Deschutes National Forest

River Recreation

Recreation opportunities the river are a mixture of placid and quiet or tumultuous and energizing. The experience is an individual one. Choices are available. Two distinct zones intermingle on the river's journey from Little Lava Lake to Bend. There is a mixture of "quiet" zones and areas where life is more intense. The more "intense" recreation areas include developed campgrounds and favorite rafting and picnicking sites. Quieter areas have no trails, limited road access or raftable water.

Visitors can canoe, raft, fish or ride mountain bikes for a bit of a workout. They can also go birding, go on a picnic. walk the dog or photograph their favorite flower or friends. Some activities blend a bit of both worlds. There are some places along or near the river that are special all visitors: Benham Falls, Cascade Lakes Highway, Lava Lands, and the High Desert Museum. Most are free. and all of them are fun. Canoe rentals and guided raft trips are available in the Bend and Sunriver areas. Check the Yellow Pages.

Deschutes River recreation opportunities include more than just canoeing, rafting or fishing. although those activities are among the most popular. Nearly anywhere along the river there are quiet camping spots or sites for picnicking. There are 14 National Forest campgrounds. in addition to the LaPine State Recreation Area. Most National Forest sites have no fees. The State Park has nominal fees. There are also private facilities where a nominal fee is charged for overnight use. The National Forest campgrounds are without garbage service or domestic water.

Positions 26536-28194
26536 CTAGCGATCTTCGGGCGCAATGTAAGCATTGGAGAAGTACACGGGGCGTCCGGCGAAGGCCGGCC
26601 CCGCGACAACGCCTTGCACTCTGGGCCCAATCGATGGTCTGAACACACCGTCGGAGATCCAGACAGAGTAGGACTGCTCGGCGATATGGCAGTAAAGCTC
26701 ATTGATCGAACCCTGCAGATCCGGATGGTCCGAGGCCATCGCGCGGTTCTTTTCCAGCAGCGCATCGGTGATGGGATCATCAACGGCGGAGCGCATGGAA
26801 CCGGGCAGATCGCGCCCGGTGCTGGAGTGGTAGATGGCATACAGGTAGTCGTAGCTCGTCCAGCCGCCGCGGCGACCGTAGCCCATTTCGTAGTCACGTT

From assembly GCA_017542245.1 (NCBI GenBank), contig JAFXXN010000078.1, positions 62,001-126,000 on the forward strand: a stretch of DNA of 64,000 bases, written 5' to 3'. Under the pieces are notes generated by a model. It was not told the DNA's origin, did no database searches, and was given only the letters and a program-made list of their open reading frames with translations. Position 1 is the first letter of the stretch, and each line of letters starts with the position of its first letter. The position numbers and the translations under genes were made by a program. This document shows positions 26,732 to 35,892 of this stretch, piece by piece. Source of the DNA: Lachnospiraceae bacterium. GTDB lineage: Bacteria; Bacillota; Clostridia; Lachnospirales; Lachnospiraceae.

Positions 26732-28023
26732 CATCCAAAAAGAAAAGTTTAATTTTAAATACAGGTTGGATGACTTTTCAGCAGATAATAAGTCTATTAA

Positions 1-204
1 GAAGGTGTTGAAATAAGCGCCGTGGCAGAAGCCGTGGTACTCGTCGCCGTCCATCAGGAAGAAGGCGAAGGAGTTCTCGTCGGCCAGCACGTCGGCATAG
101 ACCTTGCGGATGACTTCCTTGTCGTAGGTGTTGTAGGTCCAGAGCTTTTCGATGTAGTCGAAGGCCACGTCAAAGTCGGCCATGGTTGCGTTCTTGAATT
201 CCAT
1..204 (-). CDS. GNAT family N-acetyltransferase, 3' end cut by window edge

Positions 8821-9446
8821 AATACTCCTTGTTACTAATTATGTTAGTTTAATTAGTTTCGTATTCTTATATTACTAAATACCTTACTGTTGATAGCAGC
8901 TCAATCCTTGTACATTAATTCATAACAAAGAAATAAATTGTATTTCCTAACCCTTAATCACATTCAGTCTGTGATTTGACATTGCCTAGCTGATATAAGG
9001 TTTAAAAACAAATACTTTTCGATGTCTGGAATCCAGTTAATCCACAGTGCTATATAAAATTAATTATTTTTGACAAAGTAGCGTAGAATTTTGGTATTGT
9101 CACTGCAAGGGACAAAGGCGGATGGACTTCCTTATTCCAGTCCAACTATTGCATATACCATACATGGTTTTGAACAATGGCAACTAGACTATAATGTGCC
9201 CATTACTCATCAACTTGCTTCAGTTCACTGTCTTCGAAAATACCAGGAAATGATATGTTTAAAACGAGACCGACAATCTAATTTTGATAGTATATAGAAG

Trails are being developed for hiking, biking and horseback riding. Recreationists can obtain more information at Forest Service offices. Please keep soil undamaged and wildlife undisturbed.

There are many access points along the Deschutes River. Although 20 percent of the river flows through private land, visitors can float or canoe through those sections but stopping on private land may not be permitted. In general, most campgrounds and day-use areas have launch sites or portage trails that allow public access to the river. When floating the river, please respect the rights of private land owners and others.

Hunting and fishing seasons and bag limits change annually in Oregon. Check at the nearest Oregon Department of Fish and Wildlife office, or at any sporting goods store, for current information. Remember that all rivers—not just the Deschutes—are an American heritage to be jealously guarded, just as we guard our Constitution. An individual responsibility is involved. If not you, then who will take care of the Deschutes River?


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